Might fans be annoyed about missing their favourite parts? “We’re offering a lighter version, where we’re not missing anything out that we feel is particularly important. There’s still the voice, there are still serious passages about the existence of God. But we’re there to entertain a public, many of whom won’t know Hitchhiker’s… We’re not pretending that this is everything Hitchhiker’s was, we’re just saying, ‘Isn’t this wonderful! Aren’t these concepts funny! Now go off and discover it for yourself, where they really belong, in the radio series, or in the book.’” Why those versions, specifically? “Because your imagination is brought into play, whereas the television series and the film… I mean, for all the hard work that went into them…” He trails off with a sigh. “They have their virtues. I mean, they do have their virtues.”

I almost believe him, but it’s clear where Maggs’s loyalties lie: I love radio. It’s sort of become my life… And radio lends itself beautifully to [the show], because we involve the audience in a completely different way. As an audience in a cinema, you’re a passive thing. You let it wash over you. And that’s great sometimes… But if you want to engage in something, and feel part of it, I think our show does actually carry this slightly special thing… because you’re part of the creation of it. The audience become the diners at the end of the universe. They become the population of earth as it’s blown up.”

Earlier this year, Maggs adapted another cult phenomenon – Neil Gaiman’s Neverwhere – for Radio 4, introducing a new generation of fantasy fans to radio drama. I ask if it was written with a different audience in mind, and Maggs vehemently rejects the idea. “I’m not picking you up on this at all, when you say ‘a different kind of audience’…  Audio drama, good audio drama, is as good as film. If I did anything with Neverwhere, it was the same thing I do with all my audio stuff, which is to turn it into a filmic experience.”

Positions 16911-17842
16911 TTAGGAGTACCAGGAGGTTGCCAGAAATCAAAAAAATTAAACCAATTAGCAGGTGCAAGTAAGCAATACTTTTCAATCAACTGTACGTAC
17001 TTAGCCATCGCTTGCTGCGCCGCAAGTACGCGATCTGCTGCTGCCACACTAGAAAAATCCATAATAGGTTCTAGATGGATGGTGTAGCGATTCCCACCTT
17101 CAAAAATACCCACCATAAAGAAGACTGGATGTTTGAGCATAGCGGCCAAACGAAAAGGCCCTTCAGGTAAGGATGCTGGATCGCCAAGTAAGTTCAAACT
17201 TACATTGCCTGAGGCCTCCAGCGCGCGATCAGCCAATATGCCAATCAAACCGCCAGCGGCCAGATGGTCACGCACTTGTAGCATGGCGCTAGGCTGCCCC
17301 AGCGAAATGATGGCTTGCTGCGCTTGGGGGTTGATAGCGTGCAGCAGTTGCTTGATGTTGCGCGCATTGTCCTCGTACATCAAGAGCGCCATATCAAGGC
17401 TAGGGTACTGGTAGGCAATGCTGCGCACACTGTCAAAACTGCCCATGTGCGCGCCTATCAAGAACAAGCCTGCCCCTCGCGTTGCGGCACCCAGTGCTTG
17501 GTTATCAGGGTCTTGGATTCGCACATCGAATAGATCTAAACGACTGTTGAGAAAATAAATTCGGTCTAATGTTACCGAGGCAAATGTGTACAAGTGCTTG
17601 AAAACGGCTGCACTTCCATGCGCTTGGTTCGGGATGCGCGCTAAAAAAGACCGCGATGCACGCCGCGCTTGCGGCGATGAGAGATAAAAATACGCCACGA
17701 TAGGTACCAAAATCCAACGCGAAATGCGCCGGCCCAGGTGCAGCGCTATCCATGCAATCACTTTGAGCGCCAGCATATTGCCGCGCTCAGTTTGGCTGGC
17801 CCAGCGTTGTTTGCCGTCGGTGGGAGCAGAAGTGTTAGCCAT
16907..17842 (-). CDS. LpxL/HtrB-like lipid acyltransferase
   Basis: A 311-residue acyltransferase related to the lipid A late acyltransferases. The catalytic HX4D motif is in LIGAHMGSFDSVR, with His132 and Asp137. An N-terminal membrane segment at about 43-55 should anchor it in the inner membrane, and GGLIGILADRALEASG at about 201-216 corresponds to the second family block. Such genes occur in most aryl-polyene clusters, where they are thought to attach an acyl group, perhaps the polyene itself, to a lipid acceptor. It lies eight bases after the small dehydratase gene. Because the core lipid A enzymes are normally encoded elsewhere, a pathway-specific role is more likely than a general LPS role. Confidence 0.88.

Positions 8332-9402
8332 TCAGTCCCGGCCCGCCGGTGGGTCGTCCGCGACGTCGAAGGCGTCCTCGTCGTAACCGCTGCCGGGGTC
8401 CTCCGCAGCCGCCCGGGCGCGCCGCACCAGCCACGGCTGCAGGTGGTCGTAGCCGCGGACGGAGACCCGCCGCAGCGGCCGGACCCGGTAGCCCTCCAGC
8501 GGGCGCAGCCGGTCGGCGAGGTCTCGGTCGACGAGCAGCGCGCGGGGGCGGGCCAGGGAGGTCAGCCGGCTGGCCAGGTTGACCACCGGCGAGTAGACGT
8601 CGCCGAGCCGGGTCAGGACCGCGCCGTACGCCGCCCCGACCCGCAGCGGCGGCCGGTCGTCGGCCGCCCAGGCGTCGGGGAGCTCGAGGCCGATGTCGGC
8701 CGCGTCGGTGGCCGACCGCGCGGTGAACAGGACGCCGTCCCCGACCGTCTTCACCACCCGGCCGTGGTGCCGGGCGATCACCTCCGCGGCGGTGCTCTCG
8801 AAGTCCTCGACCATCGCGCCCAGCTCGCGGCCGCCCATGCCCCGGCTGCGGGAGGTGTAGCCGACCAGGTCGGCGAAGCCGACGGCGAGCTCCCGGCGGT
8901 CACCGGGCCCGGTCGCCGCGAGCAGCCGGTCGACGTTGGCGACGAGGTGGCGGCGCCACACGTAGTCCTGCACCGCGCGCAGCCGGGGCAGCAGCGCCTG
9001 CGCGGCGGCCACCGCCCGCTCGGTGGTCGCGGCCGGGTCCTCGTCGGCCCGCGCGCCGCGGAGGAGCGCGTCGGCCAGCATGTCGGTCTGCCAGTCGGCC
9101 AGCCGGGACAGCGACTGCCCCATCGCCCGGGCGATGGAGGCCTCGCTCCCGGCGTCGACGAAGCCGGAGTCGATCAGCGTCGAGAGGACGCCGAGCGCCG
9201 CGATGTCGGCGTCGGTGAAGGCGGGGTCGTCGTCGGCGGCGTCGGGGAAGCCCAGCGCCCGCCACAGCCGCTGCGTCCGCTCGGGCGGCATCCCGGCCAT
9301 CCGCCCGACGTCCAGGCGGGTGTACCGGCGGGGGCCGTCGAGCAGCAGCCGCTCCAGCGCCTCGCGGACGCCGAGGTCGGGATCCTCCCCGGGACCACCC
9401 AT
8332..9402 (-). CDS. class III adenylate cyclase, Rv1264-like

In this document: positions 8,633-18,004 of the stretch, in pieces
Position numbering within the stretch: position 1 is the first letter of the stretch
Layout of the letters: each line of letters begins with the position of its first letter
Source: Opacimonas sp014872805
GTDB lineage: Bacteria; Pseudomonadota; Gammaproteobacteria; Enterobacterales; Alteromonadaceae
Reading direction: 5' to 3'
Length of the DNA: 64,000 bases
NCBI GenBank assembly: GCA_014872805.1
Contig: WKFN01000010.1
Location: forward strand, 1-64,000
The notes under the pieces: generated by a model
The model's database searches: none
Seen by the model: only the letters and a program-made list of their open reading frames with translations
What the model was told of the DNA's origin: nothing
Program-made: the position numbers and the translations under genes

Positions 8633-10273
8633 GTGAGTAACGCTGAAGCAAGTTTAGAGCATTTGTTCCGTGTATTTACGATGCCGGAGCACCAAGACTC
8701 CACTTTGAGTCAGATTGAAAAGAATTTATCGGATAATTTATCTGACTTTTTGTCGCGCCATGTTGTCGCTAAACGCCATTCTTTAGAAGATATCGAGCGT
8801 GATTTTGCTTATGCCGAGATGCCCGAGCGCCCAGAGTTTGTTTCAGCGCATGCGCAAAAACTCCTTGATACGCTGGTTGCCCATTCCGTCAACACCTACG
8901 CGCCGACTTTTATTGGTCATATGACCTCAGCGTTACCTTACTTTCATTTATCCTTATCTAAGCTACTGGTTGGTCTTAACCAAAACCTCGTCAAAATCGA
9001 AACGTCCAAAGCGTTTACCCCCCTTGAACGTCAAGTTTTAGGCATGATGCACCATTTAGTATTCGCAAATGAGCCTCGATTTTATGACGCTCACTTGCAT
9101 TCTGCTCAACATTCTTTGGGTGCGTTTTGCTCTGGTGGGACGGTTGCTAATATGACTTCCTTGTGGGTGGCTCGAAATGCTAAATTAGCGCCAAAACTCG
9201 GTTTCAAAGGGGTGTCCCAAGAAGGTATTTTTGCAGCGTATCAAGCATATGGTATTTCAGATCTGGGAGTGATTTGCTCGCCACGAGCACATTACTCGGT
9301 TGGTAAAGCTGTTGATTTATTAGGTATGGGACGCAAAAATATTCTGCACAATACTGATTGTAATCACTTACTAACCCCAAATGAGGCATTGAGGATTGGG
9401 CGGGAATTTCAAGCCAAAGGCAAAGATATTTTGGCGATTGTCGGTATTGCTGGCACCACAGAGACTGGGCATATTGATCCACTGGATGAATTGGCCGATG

His tone softens when I ask about working with Gaiman: “Neil and I – we have two things in common. No, three, because both of us have got fairly epic hair. But Neil and I both came from the world of comic books… We know how the morality works. There is a wry humour in comics. You know, The Joker in Batman really should be a figure of horror, but he has a wicked sense of humour. There’s always a wink and a gag. So, I think that for Neverwhere… you can sell it as a serious idea – there are people being killed – but you can slip in a wry, dry gag somewhere. And it’s a technique to telling a story that you learn by doing comic books… I’ve actually been trying to sell a Neil project to Radio 4 since 1997. Thank God [BBC producer] Heather Larmour finally did it. She persuaded them to take a punt. It was funny to see it happen. Because the BBC, who’d only really experienced the joy of holding hands with ‘The Archers’, were suddenly given a full-blown orgasm. And I don’t think they even knew who Neil was.”

Maggs’ enthusiasm is infectious, and I struggle to get a word in edgeways. He skirts off into long, strikingly visual digressions, before leaping back to finish a sentence he started ten minutes earlier: “I have an approach to scriptwriting which is very cinematic… a lot of radio writing is along theatrical lines, and to me – well, the techniques have sort of moved on. If you imagine that a story, from beginning to end, is like a stretch of terrain in the Lake District; it’s a valley through which a river runs, and you see various animals and plants and flowers and trees and dramatic events happen as you walk the riverbank, that’s one way of telling a story, but it’s a very longwinded way. But if you’re on the cliffs overlooking that valley, leaping from crag to crag, you’ll move much more quickly. You pick out the highlights and you really make sure that you’re taking the essence of the piece… it’s a way of telling a story where we don’t let the countryside get in the way of moving the plot…

“And the third point –” I’m lost. The third point? “The third point about Neil and I, which is quite interesting in light of Hitchhiker’s, is that we’re both protégés of Douglas.” How so? “Because Douglas sort of encouraged Neil to go into writing. And it was Douglas phoning my boss, asking if I was available to finish Hitchhiker’s on the radio, that got me doing what I’m doing today. So we have to go back to Douglas and thank him a bit, I think.”